To the extent we fail to see the underlying motivations and desires that drive our thoughts and our actions, we tend to take a relatively benign view of who we are and how we respond to life. Similarly, to a great degree we tend to assign a similar motivation to others, although, it must be said, we tend to be more critical of others than of ourselves, and we do tend to project our own faults upon others.

We do not actually enjoy digging into the deeper vital motivations that drive us, as we prefer to remain ‘blissfully ignorant’ and have a measure of deniability through ignorance, of what is really going on.

All of this changes when we start to become conscious and can observe both our own external nature, our thoughts, feelings, desires, drives, motivations, etc. and by extension those of others with whom we interact in the world. What an eye-opener it is!

Of course, not everything is bad or evil, and we can also observe the true movements of compassion, aspiration, consecration, that arise within us and others. Yet, the current state of humanity makes it clear that, at least for now, there is much more to observe that is weak, depraved or deformed from its true meaning, as this insight awakens within us.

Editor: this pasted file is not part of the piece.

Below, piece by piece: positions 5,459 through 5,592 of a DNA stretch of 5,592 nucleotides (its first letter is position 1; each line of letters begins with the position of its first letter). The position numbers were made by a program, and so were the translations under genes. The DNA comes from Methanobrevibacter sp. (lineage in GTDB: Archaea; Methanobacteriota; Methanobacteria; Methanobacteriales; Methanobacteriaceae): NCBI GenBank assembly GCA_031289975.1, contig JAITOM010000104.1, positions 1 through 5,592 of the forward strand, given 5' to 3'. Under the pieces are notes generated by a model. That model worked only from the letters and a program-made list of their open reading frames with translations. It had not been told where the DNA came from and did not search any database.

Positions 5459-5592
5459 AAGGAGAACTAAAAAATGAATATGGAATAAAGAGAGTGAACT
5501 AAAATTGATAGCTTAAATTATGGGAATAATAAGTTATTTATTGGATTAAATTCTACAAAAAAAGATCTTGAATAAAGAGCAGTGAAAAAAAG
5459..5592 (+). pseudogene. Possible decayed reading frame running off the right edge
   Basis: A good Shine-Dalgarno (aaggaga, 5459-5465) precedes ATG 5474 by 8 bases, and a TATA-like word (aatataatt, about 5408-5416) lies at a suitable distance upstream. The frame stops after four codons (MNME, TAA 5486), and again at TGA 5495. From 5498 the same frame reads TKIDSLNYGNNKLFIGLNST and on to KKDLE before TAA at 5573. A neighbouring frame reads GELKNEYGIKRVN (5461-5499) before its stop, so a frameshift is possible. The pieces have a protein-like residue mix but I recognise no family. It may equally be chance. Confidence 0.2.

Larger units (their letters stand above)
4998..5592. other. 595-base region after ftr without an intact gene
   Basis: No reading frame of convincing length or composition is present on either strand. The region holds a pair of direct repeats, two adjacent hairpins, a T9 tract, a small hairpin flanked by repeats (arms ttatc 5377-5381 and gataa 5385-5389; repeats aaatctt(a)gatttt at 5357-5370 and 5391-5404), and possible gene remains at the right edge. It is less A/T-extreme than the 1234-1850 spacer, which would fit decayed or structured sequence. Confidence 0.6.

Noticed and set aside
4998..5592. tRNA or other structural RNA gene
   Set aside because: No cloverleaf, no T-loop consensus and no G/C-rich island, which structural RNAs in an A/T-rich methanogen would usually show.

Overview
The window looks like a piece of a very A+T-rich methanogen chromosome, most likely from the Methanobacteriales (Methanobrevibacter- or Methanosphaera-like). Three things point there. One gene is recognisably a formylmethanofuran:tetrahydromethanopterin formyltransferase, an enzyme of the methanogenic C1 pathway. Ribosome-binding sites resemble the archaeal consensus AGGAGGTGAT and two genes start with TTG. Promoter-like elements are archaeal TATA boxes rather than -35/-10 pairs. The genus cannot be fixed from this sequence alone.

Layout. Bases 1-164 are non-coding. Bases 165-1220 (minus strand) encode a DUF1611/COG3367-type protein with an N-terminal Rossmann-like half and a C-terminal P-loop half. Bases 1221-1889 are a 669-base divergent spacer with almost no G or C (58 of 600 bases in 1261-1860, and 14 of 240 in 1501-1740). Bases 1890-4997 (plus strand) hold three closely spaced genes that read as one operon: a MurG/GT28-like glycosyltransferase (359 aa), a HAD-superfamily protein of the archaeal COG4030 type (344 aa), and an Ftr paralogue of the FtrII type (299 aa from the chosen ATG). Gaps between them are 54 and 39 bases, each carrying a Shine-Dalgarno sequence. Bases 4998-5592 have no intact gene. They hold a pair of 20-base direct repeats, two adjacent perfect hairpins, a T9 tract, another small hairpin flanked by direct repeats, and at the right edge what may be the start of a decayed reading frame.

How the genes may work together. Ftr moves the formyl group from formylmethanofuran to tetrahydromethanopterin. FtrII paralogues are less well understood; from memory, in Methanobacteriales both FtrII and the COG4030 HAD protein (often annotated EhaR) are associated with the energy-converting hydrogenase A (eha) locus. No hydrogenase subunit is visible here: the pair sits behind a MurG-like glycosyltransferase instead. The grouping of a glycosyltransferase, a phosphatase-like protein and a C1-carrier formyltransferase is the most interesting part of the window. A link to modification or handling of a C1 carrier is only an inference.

A disciple asks: “What is one to do to prepare oneself for the Yoga?”

The Mother writes: “I replied to the person who put to me this question: ‘Become conscious first of all.’ So the person tried to become conscious and a few months later came and told me, ‘Oh, what a nasty present you gave me! Formerly, in the relations with people, they all used to seem so nice, I had goodwill, they were so nice towards me, and now, since becoming conscious, I see all kinds of things in myself that are not quite pretty, and at the same time I see in others things that are not at all beautiful!’ I answered her, ‘Quite possible! If you do not want trouble, it is better not to come out of your ignorance.’ “

“The first step therefore is to find out whether one wants to see and know the truth or wants to remain comfortably in one’s ignorance.”

Sri Aurobindo and the Mother, Our Many Selves: Practical Yogic Psychology, Chapter 4, Becoming Conscious, pg. 127

Author's Bio: 

Santosh has been studying Sri Aurobindo's writings since 1971 and has a daily blog at and podcast at He is author of 17 books and is editor-in-chief at Lotus Press. He is president of Institute for Wholistic Education, a non-profit focused on integrating spirituality into daily life.